N2 - Background: The positive association between obesity and postmenopausal breast cancer has been attributed, in part, to the fact that estrogen, a risk factor for breast cancer, is synthesized in adipose tissue. Obesity is also associated with high levels of insulin, a known mitogen. However, no prospective studies have directly assessed associations between circulating levels of insulin and/or insulin-like growth factor (IGF)-I, a related hormone, and the risk of breast cancer independent of estrogen level.Methods: We conducted a case-cohort study of incident breast cancer among nondiabetic women who were enrolled in the Women's Health Initiative Observational Study (WHI-OS), a prospective cohort of 93 676 postmenopausal women. Fasting serum samples obtained at study entry from 835 incident breast cancer case subjects and from a subcohort of 816 randomly chosen WHI-OS subjects were tested for levels of insulin, glucose, total IGF-I, free IGF-I, insulin-like growth factor binding protein-3, and estradiol. Multivariable Cox proportional hazards models were used to estimate associations between levels of the serologic factors and baseline characteristics (including body mass index [BMI]) and the risk of breast cancer. All statistical tests were two-sided.Results: Insulin levels were positively associated with the risk of breast cancer (hazard ratio [HR] for highest vs lowest quartile of insulin level = 1.46, 95% confidence interval [CI] = 1.00 to 2.13, Ptrend =. 02); however, the association with insulin level varied by hormone therapy (HT) use (Pinteraction =. 01). In a model that controlled for multiple breast cancer risk factors including estradiol, insulin level was associated with breast cancer only among nonusers of HT (HR for highest vs lowest quartile of insulin level = 2.40, 95% CI = 1.30 to 4.41, Ptrend <. 001). Obesity (BMI ≥30 kg/m2) was also associated with the risk of breast cancer among nonusers of HT (HR for BMI ≥30 kg/m2 vs 18.5 to <25 kg/m2 = 2.12, 95% CI = 1.26 to 3.58, Ptrend =. 003); however, this association was attenuated by adjustment for insulin (Ptrend =. 40).Conclusion: These data suggest that hyperinsulinemia is an independent risk factor for breast cancer and may have a substantial role in explaining the obesity-breast cancer relationship.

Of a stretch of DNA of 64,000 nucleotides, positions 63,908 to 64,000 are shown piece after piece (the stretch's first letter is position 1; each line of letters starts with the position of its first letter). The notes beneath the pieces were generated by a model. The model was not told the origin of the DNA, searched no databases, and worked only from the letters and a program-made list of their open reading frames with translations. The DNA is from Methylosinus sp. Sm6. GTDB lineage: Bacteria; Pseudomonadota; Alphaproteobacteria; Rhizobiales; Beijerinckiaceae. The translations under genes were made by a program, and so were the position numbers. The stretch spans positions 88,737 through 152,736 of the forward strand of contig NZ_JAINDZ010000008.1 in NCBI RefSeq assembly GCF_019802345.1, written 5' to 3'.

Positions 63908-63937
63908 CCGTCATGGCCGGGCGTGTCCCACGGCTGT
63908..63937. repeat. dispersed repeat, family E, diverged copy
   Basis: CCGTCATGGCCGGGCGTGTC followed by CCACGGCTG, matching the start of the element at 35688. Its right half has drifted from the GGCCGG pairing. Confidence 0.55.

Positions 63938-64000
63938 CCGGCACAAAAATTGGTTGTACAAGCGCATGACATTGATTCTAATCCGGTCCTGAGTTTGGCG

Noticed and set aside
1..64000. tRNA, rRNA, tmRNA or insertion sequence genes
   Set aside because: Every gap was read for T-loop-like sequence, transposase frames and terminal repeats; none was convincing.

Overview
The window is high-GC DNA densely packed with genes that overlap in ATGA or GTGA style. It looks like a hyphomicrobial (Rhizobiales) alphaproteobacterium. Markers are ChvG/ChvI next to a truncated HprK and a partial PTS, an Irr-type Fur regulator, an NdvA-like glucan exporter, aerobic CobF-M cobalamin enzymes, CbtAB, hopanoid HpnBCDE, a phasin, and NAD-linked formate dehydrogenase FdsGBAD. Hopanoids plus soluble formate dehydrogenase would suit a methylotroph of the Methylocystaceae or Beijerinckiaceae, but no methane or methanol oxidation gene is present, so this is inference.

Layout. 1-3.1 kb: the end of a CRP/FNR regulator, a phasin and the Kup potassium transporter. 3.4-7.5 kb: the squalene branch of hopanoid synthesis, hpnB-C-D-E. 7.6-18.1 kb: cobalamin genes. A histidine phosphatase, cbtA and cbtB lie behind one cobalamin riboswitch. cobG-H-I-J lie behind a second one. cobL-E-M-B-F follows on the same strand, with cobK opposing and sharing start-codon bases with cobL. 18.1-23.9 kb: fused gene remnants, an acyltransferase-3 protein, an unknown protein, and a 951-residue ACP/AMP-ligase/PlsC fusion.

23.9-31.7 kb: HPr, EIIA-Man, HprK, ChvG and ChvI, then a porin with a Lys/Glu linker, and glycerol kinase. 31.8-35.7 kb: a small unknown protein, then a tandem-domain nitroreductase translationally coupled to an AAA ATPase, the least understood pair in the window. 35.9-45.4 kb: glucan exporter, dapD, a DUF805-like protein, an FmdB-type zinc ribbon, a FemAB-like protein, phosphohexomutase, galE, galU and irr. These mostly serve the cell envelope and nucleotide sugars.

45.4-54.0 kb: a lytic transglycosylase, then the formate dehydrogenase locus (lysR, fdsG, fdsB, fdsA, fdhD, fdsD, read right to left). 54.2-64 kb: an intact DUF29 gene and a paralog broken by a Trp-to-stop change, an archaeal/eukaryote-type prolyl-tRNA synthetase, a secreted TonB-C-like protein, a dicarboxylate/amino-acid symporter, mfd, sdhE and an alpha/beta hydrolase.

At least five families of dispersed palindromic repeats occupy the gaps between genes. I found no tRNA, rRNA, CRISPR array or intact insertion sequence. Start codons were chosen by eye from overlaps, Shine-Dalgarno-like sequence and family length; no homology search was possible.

AB - Background: The positive association between obesity and postmenopausal breast cancer has been attributed, in part, to the fact that estrogen, a risk factor for breast cancer, is synthesized in adipose tissue. Obesity is also associated with high levels of insulin, a known mitogen. However, no prospective studies have directly assessed associations between circulating levels of insulin and/or insulin-like growth factor (IGF)-I, a related hormone, and the risk of breast cancer independent of estrogen level.Methods: We conducted a case-cohort study of incident breast cancer among nondiabetic women who were enrolled in the Women's Health Initiative Observational Study (WHI-OS), a prospective cohort of 93 676 postmenopausal women. Fasting serum samples obtained at study entry from 835 incident breast cancer case subjects and from a subcohort of 816 randomly chosen WHI-OS subjects were tested for levels of insulin, glucose, total IGF-I, free IGF-I, insulin-like growth factor binding protein-3, and estradiol. Multivariable Cox proportional hazards models were used to estimate associations between levels of the serologic factors and baseline characteristics (including body mass index [BMI]) and the risk of breast cancer. All statistical tests were two-sided.Results: Insulin levels were positively associated with the risk of breast cancer (hazard ratio [HR] for highest vs lowest quartile of insulin level = 1.46, 95% confidence interval [CI] = 1.00 to 2.13, Ptrend =. 02); however, the association with insulin level varied by hormone therapy (HT) use (Pinteraction =. 01). In a model that controlled for multiple breast cancer risk factors including estradiol, insulin level was associated with breast cancer only among nonusers of HT (HR for highest vs lowest quartile of insulin level = 2.40, 95% CI = 1.30 to 4.41, Ptrend <. 001). Obesity (BMI ≥30 kg/m2) was also associated with the risk of breast cancer among nonusers of HT (HR for BMI ≥30 kg/m2 vs 18.5 to <25 kg/m2 = 2.12, 95% CI = 1.26 to 3.58, Ptrend =. 003); however, this association was attenuated by adjustment for insulin (Ptrend =. 40).Conclusion: These data suggest that hyperinsulinemia is an independent risk factor for breast cancer and may have a substantial role in explaining the obesity-breast cancer relationship.